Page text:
We get an inside look at the influences behind Teslagrad and the progress it’s making towards a finished product. Oh, and there’s a crazy puppet theatre trailer thingy.
Character animation is one of the features that they’ve designed to jump out at you when playing Teslagrad, their designs shying away from the clean, modern look typical of today’s animation. The developers wanted hand-animated characters, doing most of the character animations in a 12 frames per second format – they did this both to allow them a larger move set without eating up all of the texture space, and as an ode to the early days of animation (which tended towards 12fps as a standard). Choosing a visual style inspired by that period made it easier for the animators to work around the limitations of hand-drawing and space.
“… having three different artists on the team for a “small” game ensures that there are different influences along the way. And no less important, the game’s art is a core element of Teslagrad, as we rely on visuals to build a silent story.”
They also wanted the players to get enjoyment in the game from simply exploring the world of Teslagrad, and their concept artist Petter notes that they tried to make the game world a place that “feels alive”.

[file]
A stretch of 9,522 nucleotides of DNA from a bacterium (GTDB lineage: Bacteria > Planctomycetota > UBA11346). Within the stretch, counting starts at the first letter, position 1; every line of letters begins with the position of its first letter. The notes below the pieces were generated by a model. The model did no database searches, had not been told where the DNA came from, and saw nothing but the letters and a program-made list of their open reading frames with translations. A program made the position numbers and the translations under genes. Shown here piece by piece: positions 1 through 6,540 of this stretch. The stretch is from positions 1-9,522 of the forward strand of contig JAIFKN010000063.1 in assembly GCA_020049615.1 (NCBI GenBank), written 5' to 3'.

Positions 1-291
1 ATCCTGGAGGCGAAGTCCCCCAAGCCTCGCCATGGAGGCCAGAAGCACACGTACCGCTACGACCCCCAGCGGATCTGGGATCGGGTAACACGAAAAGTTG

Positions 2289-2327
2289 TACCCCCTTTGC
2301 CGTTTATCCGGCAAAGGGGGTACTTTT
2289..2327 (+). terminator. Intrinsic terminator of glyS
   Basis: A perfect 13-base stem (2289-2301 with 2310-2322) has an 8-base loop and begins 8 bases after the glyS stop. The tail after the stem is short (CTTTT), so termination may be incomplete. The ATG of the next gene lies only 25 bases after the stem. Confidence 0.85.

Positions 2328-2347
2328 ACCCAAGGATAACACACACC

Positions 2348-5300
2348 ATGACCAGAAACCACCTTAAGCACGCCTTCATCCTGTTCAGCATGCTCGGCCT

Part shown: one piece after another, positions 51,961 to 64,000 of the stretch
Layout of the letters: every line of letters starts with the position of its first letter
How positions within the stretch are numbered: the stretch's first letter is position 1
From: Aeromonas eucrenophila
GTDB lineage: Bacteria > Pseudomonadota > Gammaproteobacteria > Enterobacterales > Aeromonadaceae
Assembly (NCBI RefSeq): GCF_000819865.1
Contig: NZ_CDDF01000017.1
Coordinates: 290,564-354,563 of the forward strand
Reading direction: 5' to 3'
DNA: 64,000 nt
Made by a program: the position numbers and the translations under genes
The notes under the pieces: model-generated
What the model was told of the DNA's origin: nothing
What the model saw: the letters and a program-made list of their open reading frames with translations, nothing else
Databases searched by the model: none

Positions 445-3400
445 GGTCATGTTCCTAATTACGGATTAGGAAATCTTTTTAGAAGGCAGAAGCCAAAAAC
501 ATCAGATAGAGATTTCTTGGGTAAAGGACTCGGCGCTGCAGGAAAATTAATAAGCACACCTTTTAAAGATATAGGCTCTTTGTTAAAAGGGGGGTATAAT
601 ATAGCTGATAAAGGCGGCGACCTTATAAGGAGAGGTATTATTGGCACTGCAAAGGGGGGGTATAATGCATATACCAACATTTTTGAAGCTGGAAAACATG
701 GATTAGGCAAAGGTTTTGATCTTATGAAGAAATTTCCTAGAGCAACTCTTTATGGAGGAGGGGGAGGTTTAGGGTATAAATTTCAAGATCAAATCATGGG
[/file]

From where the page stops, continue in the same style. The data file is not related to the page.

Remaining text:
With a background mainly in concept art and illustration, Petter found it liberating not to worry about perspective in the same way, however felt that it put a higher emphasis on shape and unique design elements. From his point of view it felt like there was a surprising amount of effort put into the simple “boring” stuff – like the walls and the floor – which aren’t really the things that stick with you.
Another visual element that’s prominent in the game is the mechanical puppet theater. The lead animator on the project, Aslak’s experience working as a puppeteer actually influences all of Teslagrad’s animation work, permeating through the entirety of the game. Aslak found that making the puppet move properly is important, but without the emotion behind the movement the performance will fall flat.
In that regard, the team felt that a lot of computer animation seems soulless because people let the computer fill in too much of the blanks, and instead they attempted to put that soul back into the game through hand-drawn artwork. The flexibility of hand-drawn games is why they chose it as a medium, and they even prefer to do most computer assisted animation manually instead of letting “the machine” fill in all the frames.
With a unique approach to animation, Teslagrad is sure to be a stand out visually if not in gameplay. While we have no release date information at this time you can be sure we’ll be letting you know when we get some, so stay tuned to TVL and we’ll keep you covered.
Before you go, check out the crazy puppet theatre trailer I mentioned earlier in the new below;